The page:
The best birthday gift for a tween...



No, but seriously...I've always enjoyed the challenge of finding the right gift for the people I love and I used to think that it was anything BUT money. Since having a pre-teen, I am quickly realizing that I don't actually know what my child wants all the time. It seems to change day-to-day, so I figured that the time has come to just hit the ATM and concede defeat!

I rolled $1 bills and slid them into each and every balloon that filled his bedroom floor. It took him about 5 minutes to realize that there was something in them. Being probably the most polite of my offspring, he was thanking me for "decorating" his room for his birthday (probably while dying a silent death of disappointment) when he finally translated what his 3 year old brother had been saying over and over  - "m-o-n-e-y".

Since our little guy is home with me during the day, he was witness to my hour long dollar bill rolling, balloon stuffing, hyperventilating labor of love and was desperately trying to articulate it to his big brother so that they could figure a way to get the money OUT! It didn't take long. It was a very loud five minutes of constant explosions and laughter and then a near silent, serious collection and calculation of one dollar bills. It totally hit the spot.


Pinterest is still king for ideas like this.

Free photo prints!


I love to see our photos in print, to get to pass them around and giggle and laugh at all of the fun memories we've made. Our kids definitely are growing up in a digital age so this is new and exciting and it's almost as foreign to them as going digital is for me.

I was so happy to score this promotional print set from Artifact Uprising via Chris Burkard's instagram shout out. The promotion was for a set of 25, 5x5 square prints and they arrived only 3 days after I placed my order. Bonus.

Make connections via your instagram account, it truly is a community and in this particular case I wouldn't have known about it unless my good friend, @viewfromtherecoverytrail had mentioned it.

Also, keep tuned to your favorite company social media channels to score great offers. It's always nice to be able to try something for free or reduced rate the first time!

Artifact Uprising website and social media channels will have all current promotions like this one.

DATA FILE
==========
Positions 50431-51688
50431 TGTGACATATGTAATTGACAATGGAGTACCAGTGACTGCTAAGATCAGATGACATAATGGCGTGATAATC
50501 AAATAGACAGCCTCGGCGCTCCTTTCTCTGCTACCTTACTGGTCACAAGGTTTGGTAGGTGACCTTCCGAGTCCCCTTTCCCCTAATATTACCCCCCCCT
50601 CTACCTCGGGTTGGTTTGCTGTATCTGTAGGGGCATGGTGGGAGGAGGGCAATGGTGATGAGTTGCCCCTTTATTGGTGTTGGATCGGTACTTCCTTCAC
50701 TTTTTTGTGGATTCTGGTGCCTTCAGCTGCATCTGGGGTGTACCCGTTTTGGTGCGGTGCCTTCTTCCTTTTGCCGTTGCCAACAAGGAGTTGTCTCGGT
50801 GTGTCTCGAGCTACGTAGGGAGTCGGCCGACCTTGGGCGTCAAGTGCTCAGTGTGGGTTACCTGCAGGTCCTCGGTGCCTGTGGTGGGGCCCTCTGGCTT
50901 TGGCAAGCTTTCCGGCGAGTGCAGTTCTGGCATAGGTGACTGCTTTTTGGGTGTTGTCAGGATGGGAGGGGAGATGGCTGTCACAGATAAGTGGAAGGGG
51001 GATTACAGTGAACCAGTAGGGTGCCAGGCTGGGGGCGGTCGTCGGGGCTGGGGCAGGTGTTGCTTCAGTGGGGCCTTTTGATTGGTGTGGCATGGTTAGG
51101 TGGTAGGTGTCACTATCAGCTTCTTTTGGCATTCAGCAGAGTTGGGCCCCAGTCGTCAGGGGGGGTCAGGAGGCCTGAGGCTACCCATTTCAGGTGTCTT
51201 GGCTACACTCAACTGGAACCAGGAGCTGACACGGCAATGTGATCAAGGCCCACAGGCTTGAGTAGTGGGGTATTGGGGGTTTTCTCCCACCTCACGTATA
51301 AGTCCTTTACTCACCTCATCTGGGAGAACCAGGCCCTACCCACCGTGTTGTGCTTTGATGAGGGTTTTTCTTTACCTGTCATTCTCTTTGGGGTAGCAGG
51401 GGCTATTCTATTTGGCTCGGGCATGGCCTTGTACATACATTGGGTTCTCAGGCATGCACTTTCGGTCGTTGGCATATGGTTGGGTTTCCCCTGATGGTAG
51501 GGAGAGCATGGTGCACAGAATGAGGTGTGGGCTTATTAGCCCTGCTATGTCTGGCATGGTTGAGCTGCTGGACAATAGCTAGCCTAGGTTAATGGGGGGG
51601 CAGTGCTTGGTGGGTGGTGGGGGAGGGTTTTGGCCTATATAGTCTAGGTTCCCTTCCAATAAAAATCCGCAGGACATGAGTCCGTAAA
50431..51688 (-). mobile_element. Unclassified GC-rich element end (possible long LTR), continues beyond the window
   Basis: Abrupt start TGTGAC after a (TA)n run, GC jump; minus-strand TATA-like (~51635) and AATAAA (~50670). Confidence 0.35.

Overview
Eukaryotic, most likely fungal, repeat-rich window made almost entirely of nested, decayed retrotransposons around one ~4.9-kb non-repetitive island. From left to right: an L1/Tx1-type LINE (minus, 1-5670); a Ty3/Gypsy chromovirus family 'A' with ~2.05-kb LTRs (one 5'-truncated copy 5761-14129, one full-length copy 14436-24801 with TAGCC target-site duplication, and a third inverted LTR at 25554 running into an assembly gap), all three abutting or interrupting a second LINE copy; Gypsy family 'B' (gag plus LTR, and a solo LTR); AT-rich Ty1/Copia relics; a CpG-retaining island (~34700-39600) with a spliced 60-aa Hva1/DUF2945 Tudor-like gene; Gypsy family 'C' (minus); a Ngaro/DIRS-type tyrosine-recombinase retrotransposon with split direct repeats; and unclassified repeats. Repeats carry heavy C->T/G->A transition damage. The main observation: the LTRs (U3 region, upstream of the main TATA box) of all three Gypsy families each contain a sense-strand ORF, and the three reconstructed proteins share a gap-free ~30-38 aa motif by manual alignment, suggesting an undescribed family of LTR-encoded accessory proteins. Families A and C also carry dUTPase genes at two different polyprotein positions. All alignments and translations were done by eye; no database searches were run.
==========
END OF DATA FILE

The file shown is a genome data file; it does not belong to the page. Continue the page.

Am I a feminist?


Me: "I mean, I'm not even a feminist and I'm pissed. I you think I'm a feminist?!"

My friend laughed at me (because she totally thinks I'm a feminist) then said in a serious tone:
"...but shouldn't we all be feminist?"

The backstory:
I was extremely frustrated on that particular day because I had just bought a 'boys book' for my son which included topics like "starting a fire from scratch" and "how to survive an avalanche" and I was trying to find the girls equivalent. The problem was that although it was available for girls, it included much different topics such as "how to give yourself a pedicure at home".

When my daughter looked through some of the topic headings I could see her visibly looking confused, then a few seconds later she looked deflated. By the time she had read through the rest of the topics she looked downright defeated and she was angry. She asked me why it wasn't as fun as the boys book - she asked me if they thought girls couldn't make a fire or something? She actually felt that her worth was perceived as less than.

According to the dictionary:

adjective, sometimes, feministic
1. advocating social, political, legal, and economic rights for women equal to those of men.

2. an advocate of such rights.

It occurred to me that I've grown up with the idea that feminism is only for the extreme, the butch women who loiter around the auto parts store with dirt under their fingernails attesting to their "toughness" or women who have distrust for or detest men - but that's not true. It's not true at all. Raising my daughter has re-opened old wounds that I think I'd nearly forgotten about. It has reminded me of situations in my life where I had became acutely aware of my gender and society's assumed limitations or expectations. I genuinely thought that by the time I had my own kids things would be much more progressive, but in truth, I don't see that much change - or, I don't see enough change.

And to answer my friend's question, YES, I think we should all be feminists, because I believe there is plenty of work left to do on this topic.

Sometimes I overhear other parents expressing the same concerns and that they feel their awareness has been raised because they are raising girls, which I also feel, but even more so I am finding myself equally challenged as I raise my sons to see their sister as smart, strong and every bit as capable as they are. There is no dispute that we (girls and boys/ men and women) are different, it would be absurd not to acknowledge that. However, as I raise my children, I hope that both my boys and my girl are able to grow into the people they were meant to be without being stifled or suffocated by gender perceptions. I want them each to explore physically, artistically and academically to their fullest potentials so that they can truly discover all that they are capable of becoming.

Disclaimer: I feel compelled to mention that I learned first hand, with our son who came first, that boys also face their own number of gender based expectations that can be very stifling as well. I simply am choosing to focus on one issue at a time and this went to the girls.

Personal tip:
I already have many books for my daughter to read about women in history, empowering books for girls, but I think I may have our sons read them too.

A Mighty Girl Facebook page has wonderful articles and reading suggestions

by mlekoshi